Gaffin, R.B. Jr., 1979, Perspectives on Pentecost: New Testament teaching on the gifts of the Holy Spirit, Baker Books, Grand Rapids, MI.

Goodwin, T., 1979, The work of the Holy Spirit, Banner of Truth Trust, Carlisle, MA.

Grudem, W., 1994, Systematic theology: An introduction to biblical doctrine, Zondervan, Grand Rapids, MI.

Grudem, W. (ed.), 1996, Are miraculous gifts for today? Four views, Zondervan, Grand Rapids, MI.

Grudem, W., 2000, The gift of prophecy in the New Testament and today, Crossway, Wheaton, IL.

Isichei, E., 1995, A history of Christianity in Africa, Eerdmans, Grand Rapids, MI.

Köstenberger, A.J., 1997, ‘What does it mean to be filled with the Spirit? A biblical investigation’, Journal of the Evangelical Theological Society 40, 229–240.

Marcel, P.C., 1963, The relevance of preaching, transl. Rob R. McGregor, Baker Books, Grand Rapids, MI.

Miller, C.J., 1986, Outgrowing the ingrown church, Zondervan, Grand Rapids, MI.

Moltmann, J., 1993, The church in the power of the Spirit, Fortress, Minneapolis.

Owen, J., 2004, The Holy Spirit: His gifts and power, Christian Focus, Ross-shire.

Packer, J.I., 1990, ‘John Owen on spiritual gifts’, in J.I. Packer (ed.), A quest for godliness: The puritan vision of the Christian life, pp. 219–230, Crossway Books, Wheaton, IL.

Packer, J.I., 2005, Keep in step with the Spirit: Finding fullness in our walk with God, rev. edn., Baker Books, Grand Rapids, MI.

Perkins, W., 1996, The art of prophesying, Banner of Truth, Carlisle, MA.

Pinnock, C.H., 1996, Flame of love: A theology of the Holy Spirit, InterVarsity, Downers Grove, IL.

Piper, J. & Grudem, W. (eds.), 1991, Recovering biblical manhood & womanhood, Crossway Books, Wheaton, IL.

Poythress, V.S., 1996, ‘Modern spiritual gifts as analogous to apostolic gifts: Affirming extraordinary works of the Spirit within cessationist theology’, Journal of the Evangelical Theological Society 39(1), 71–101.

Poythress, V.S., 2010, What are spiritual gifts? P&R Publishing, Phillipsburg.

Pytches, D., 1987, Spiritual gifts in the local church, Bethany House, Minneapolis.

Reeder III, H.L. & Swavely, D., 2004, From embers to a flame: How God can revitalize your church, P & R Publishing, Phillipsburg.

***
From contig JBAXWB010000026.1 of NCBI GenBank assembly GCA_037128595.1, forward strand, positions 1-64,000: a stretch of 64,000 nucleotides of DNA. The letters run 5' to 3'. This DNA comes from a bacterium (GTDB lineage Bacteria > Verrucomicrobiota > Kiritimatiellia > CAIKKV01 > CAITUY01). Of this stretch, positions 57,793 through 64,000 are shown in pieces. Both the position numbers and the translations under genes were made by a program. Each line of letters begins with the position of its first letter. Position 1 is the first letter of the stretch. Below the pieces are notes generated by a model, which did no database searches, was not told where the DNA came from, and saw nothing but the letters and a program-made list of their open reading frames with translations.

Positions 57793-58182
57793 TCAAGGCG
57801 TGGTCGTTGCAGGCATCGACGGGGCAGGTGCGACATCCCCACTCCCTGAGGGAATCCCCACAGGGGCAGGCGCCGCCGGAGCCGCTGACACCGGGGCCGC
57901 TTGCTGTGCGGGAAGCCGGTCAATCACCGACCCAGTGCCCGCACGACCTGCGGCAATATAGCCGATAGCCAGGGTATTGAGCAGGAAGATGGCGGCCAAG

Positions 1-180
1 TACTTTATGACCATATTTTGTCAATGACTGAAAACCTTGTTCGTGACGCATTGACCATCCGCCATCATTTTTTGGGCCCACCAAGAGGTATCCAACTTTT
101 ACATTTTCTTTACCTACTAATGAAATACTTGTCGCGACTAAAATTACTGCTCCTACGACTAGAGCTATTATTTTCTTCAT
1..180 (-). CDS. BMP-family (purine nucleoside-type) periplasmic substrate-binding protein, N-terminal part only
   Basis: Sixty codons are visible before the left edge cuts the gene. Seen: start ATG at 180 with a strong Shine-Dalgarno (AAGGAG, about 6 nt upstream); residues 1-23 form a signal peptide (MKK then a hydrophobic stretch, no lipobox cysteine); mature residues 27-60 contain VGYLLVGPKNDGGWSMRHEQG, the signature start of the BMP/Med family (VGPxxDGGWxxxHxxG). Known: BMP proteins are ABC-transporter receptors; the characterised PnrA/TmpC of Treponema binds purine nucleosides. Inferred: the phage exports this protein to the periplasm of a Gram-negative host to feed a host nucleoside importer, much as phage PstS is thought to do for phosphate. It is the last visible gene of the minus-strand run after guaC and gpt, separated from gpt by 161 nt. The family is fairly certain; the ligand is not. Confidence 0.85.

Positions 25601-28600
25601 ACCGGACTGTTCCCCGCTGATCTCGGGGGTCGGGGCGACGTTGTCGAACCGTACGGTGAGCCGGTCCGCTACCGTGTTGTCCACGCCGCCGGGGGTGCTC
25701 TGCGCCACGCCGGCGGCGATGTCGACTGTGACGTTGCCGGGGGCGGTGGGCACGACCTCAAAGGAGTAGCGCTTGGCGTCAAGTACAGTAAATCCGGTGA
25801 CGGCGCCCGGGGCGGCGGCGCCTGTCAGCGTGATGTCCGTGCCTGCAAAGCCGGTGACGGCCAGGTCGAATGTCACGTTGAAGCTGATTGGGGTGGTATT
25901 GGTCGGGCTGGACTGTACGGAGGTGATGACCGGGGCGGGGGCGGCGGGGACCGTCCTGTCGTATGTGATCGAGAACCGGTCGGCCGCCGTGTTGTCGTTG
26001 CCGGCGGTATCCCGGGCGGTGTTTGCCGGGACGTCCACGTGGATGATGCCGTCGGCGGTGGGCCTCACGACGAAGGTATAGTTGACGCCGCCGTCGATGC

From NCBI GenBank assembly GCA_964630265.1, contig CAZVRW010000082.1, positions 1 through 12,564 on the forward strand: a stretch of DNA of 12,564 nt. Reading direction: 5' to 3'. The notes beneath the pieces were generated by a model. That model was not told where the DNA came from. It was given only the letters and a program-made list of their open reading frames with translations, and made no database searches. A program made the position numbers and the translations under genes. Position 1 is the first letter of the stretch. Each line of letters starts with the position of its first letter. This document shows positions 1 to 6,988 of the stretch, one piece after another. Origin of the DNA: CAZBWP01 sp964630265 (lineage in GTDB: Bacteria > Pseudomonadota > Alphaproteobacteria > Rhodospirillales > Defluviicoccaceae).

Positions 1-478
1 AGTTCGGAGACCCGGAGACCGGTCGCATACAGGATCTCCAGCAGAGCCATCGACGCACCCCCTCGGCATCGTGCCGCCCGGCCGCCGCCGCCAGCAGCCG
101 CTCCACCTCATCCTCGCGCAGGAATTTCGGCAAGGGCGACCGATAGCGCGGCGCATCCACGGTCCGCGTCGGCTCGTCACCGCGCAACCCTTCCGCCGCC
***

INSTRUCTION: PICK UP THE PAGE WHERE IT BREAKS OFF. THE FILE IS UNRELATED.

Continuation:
Ross, M., 2006, Preaching for revitalization: How to revitalize your church through your pulpit, Mentor, Ross-shire.

Satyavrata, I., 2000, ‘Gifts of the Spirit’, in A. Scott Moreau (ed.), Evangelical dictionary of world missions, pp. 391–393, Baker Books, Grand Rapids, MI.

Shaw, M., 1996, The kingdom of God in Africa, Baker Books, Grand Rapids, MI.

Smith, D.R., 2001, ‘The Scottish Presbyterians and Covenanters: A continuationist experience in a cessationist theology’, Westminster Theological Journal 63(1), 39–63.

Snyder, H., 1989, Signs of the Spirit: How God reshapes the church, Zondervan, Grand Rapids, MI.

Vaughan, C.R., 1975, The gifts of the Holy Spirit: To unbelievers and believers, Banner of Truth Trust, Carlisle, MA.

Wagner, C.P., 1979, Your spiritual gifts can help your church grow, Regal, Ventura.

Yong, A., 2005, The Spirit poured out on all flesh: Pentecostalism and the possibility of global theology, Baker Academic, Grand Rapids, MI.


1. The term church growth is used in this article as a category label including various forms of church planting, church renewal, church development, church revitalisation, et cetera.

2. The classic example of church renewal is the European Reformation. See also Snyder (1989).

3. For a concise review, see Anderson (2000:196–197).

4. Several of the more helpful books include Miller (1986), Reeder III and Swavely (2004), and Ross (2006).

5. By the technical term spiritual gifts, we mean the charismata and similar Greek words used in Romans 12:6–6, 1 Corinthians 12:8–10, 28–30, Ephesians 4:11, 1 Peter 4:11 and related passages. Further definition of this term and related concepts will follow.

6. For a concise review, see Satyavrata (2000:391–393).

7. Several studies with helpful chapters on this subject include Bridge and Phypers (2002), Carson (1987), and Packer (2005). For a different perspective, see Moltmann (1993:289–336).

8. For example google spiritual gifts and church growth or see the contribution from a student of John Wimber: (Pytches 1987).

9. For examples of various views, see Deere (1993), Fee (1994), and Grudem (1996; 2000). For an interesting challenge to the typical reformed view of Warfield and others, see Smith (2001:39–63).

10. For excellent studies of the Spirit’s internal work, see Goodwin (1979), Owen (2004), and Vaughan (1975).